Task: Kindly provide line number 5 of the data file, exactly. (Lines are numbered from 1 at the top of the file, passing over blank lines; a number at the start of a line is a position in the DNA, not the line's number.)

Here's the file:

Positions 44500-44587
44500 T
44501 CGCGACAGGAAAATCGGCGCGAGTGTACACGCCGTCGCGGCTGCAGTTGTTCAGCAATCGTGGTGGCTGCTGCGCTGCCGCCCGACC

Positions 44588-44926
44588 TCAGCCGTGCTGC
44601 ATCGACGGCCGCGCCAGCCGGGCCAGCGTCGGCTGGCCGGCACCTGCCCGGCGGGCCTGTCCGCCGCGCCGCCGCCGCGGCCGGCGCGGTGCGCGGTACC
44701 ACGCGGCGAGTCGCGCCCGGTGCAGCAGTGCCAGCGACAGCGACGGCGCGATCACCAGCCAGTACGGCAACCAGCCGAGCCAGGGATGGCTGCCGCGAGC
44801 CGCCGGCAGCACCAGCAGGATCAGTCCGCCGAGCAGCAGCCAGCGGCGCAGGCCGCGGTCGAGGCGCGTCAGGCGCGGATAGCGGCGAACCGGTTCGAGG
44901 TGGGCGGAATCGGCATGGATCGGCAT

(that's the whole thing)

44588 TCAGCCGTGCTGC